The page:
The concentration of thioredoxin or one of the thioredoxin-derived, or thioredoxin-like, dithiol peptides which can be used to enhance the effect of a sulfite or bisulfite compound ranges from about 1 to about 100 nmole/ml. The optimal concentration for intact bacterial thioredoxin appears to be about 2 nmole/ml. It should be recognized that the precise level of thioredoxin or thioredoxin-derived, or thioredoxin-like, dithiol peptide in combination with a sulfite of bisulfite compound can be readily ascertained for a particular hair sample by a person skilled in the hair care art having possession of the subject invention.
Thioredoxins are low molecular weight dithiol proteins that have the ability to reduce disulfides in typical organic compounds such as Ellman's reagent or disulfides as they exist naturally in a variety of proteins (Holmgren, A.  Trends in Biochemical Science 6:26-39).
Thioredoxin and thioredoxin-derived, or thioredoxin-like, dithiol peptides within the scope of the subject invention are exemplified by the following compounds:
(1) thioredoxin isolated from Escherichia coli (Laurent, T. C., Moore, E. C., and Reinchard, P.  J. Biol. Chem. 239:3436-3445);
(2) thioredoxins isolated from other sources, e.g., thioredoxin isolated from yeast (Porque, G. P., Baldesten, A., and Reichard, P.  J. Biol. Chem. 245:2363-2379); Cyanobacterium (Gleason, F.K. and Holmgren, A.  in "Thioredoxins, Structure and Function" [P. Gadal, ed.] Editions du Centre National de la Recherche Scientifique); rate (Guerara, J., Moore, E. C., and Ward, D. NM.  ibid); T.sub.4 bacteriophage (Soderberg, B.-O., Sjoberg, B.-M., Sonnerstam, U., and Braden, C.-I.  Proc. Natl. Acad. Sci. U.S.A. 75:5827-5830); purification of mammalian thioredoxin
(Luthman, M. and Holmgren, A.  Biochem. 121:6628-6633); further, thioredoxin from a human source can be used in the subject invention;
(3) thioredoxin-derived dithiol peptides representing peptides produced by cleavage of intact thioredoxins, as described infra. One such example of this class of thioredoxin-derived peptides is the fragment containing residues 1 through 37 (i.e., T.sub.1-37) produced by cyanogen bromide cleavage of thioredoxin from E. coli. The important feature of these thioredoxin-derived dithiol peptides is that they contain the redox-active peptides sequence, Cys-X-Y-Cys, wherein X and Y, independently, can be any of the natural 20 amino acids. For example, the redoxactive peptide sequence from E. coli thioredoxin is Cys-Gly-Pro-Cys (Cys=cysteine, Gly=glycine, Pro=proline). Also the redox-active sequences Cys-X-Cys-Lys or Trp-Cys-X-Y-Cys-Lys, wherein X and Y are as defined above, for example, Cys-Gly-Pro-Cys-Lys or Trp-Cys-Gly-Pro-Cys-Lys can be used; and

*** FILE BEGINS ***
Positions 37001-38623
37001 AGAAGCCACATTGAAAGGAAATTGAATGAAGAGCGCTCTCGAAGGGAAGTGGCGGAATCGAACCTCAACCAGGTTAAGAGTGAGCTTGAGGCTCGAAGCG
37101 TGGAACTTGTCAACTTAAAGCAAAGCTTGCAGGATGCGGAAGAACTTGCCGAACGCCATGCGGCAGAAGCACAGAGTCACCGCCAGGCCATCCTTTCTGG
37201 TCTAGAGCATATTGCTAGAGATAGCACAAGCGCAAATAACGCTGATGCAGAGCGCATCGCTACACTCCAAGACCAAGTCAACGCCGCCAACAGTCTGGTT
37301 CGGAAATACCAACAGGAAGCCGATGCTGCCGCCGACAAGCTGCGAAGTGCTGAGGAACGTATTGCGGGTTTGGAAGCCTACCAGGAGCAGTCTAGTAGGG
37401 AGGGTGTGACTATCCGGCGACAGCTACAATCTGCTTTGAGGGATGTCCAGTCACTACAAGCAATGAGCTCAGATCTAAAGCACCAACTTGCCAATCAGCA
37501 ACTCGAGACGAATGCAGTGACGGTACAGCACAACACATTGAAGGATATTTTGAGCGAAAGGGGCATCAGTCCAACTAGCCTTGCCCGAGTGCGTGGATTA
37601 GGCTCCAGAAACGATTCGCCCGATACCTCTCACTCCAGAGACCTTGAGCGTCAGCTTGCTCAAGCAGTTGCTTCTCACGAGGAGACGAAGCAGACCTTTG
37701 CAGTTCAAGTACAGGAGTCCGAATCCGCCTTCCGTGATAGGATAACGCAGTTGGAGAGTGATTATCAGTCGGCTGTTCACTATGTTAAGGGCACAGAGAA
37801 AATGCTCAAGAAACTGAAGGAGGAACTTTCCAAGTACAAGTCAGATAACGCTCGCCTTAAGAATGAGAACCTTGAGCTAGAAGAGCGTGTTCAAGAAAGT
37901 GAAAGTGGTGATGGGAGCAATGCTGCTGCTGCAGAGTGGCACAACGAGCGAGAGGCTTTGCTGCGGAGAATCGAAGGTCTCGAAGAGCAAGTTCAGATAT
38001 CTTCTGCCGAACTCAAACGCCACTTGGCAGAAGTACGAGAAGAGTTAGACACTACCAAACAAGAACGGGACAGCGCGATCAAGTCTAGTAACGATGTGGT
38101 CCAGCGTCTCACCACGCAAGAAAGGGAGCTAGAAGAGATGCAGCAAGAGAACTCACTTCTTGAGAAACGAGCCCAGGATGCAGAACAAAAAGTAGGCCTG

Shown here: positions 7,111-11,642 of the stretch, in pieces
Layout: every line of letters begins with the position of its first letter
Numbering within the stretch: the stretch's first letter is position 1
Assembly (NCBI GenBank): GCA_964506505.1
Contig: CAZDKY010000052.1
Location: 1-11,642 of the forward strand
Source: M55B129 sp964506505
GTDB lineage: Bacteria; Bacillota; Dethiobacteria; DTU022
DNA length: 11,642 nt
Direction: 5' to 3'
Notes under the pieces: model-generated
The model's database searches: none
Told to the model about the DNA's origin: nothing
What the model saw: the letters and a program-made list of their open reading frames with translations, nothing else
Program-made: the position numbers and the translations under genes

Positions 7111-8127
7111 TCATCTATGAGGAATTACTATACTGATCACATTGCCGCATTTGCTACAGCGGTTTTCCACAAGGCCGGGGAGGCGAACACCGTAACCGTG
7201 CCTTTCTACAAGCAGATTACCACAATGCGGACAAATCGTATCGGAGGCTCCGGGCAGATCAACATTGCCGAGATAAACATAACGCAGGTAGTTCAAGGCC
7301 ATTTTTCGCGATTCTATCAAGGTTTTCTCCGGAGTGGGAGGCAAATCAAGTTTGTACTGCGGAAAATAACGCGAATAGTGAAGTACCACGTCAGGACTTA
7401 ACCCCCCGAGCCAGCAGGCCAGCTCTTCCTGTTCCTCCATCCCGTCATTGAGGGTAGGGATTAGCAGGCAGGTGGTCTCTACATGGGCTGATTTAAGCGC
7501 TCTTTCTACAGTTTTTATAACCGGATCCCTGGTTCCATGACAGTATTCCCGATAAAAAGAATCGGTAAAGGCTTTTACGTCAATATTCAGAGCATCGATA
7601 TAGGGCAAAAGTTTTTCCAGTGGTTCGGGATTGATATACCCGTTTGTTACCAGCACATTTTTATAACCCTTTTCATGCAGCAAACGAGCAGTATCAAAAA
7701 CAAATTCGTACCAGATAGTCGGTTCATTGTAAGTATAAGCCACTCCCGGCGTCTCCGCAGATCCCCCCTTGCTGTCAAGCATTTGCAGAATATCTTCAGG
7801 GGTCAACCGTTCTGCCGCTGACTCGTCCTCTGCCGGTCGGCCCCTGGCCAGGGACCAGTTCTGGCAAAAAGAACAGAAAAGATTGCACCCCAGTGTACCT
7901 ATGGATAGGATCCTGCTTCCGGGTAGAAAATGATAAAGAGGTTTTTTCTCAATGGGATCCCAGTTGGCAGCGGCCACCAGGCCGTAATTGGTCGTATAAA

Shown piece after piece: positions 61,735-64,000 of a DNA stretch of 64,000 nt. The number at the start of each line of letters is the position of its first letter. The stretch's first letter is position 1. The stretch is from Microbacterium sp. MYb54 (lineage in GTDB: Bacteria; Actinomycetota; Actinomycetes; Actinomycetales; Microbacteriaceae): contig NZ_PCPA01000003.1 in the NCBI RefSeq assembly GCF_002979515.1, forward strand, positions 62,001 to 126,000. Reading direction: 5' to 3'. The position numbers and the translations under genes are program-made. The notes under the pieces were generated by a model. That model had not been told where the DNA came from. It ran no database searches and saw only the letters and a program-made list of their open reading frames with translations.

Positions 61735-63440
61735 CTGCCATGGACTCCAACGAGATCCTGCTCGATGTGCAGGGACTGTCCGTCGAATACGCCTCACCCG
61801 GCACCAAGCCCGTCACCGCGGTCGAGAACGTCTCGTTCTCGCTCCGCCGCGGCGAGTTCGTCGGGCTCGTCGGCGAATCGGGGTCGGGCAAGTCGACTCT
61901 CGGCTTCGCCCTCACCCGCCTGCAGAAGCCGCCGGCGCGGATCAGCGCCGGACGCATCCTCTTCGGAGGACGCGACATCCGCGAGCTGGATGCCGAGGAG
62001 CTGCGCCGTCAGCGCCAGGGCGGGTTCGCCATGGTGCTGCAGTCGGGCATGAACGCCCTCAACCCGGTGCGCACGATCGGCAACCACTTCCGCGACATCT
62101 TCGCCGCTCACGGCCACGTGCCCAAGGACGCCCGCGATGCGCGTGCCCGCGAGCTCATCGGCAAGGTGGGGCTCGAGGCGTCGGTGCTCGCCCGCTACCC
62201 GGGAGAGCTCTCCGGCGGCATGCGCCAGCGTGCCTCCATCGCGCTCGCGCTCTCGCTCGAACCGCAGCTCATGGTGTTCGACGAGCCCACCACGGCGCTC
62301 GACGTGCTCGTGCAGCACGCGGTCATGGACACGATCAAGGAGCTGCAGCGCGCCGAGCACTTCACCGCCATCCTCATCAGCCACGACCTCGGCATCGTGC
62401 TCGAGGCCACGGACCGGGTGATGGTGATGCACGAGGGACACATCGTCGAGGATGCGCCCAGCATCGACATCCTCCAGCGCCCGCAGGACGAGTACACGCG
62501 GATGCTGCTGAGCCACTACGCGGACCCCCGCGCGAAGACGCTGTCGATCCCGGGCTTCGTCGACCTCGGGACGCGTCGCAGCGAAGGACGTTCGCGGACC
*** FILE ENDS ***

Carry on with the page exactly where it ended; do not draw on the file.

(4) thioredoxin-like dithiol peptides that inter alia have the intrinsic ability to catalyze the reduction of protein disulfides. These thioredoxon-like dithiol peptides will generally have the characteristic of containing a pair of cysteine residues which form a redox-active disulfide. This example includes peptides, derived from natural sources or constructed synthetically, that include the same redox-active sequence as disclosed above, for example in E. coli thioredoxin, Cys-Gly-Pro-Cys, Cys-Gly-Pro-Cys-Lys, or Trp-Cys-Gly-Pro-Cys-Lys, or analogous sequences from other thioredoxins such as that encoded for by T4 bacteriophage, Cys-Val-Tyr-Cys (Cys=cysteine, Val=valine, Tyr=tyrosine) Soderberg, B.-O., Sjoberg, B.-M., Sonnerstam, U., and Branden, C.-I.  Proc. Natl. Acad. Sci. U.S.A. 75:5827-5830). Other thioredoxin-like peptides include the class of seed proteins called purothionins that have intrinsic thioredoxin-like activity (Wada, K. and Buchanan, B.B.  in "Thioredoxins, Structure and Function" [Gadal, P., ed.] Editions du Centre National de la Recherche Scientifique).
Following are examples which illustrate products of the invention and procedures, including the best mode, for practicing the invention. These examples should not be construed as limiting. All percentages are by weight and all solvent mixture proportions are by volume unless otherwise noted.
The bisulfite waving solution consisted of 7% (w/w) ammonium bisulfite, 4.65% (w/w) ethanol, and 0.6% (w/w) polyoxyethylene(23) lauryl ether. The pH was adjusted to 7.5 with ammonium hydroxide. All dilutions of the 7% solution were made using a diluent consisting of all components except the ammonium bisulfite. The neutralizer contained 2.3% hydrogen peroxide adjusted to pH 3.3 with dilute phosphoric acid. All solutions were overlayed with argon or nitrogen and stored in the dark at room temperature for up to 2 months.
Hair Waving Assay: The influence of thioredoxin and active site peptides on bisulfite permanent waving was determined by direct hair waving assays. Tresses were divided into smaller tresses approximately 0.5 cm wide and 12 to 13 cm in length. Each tress weighed approximately 0.2 g.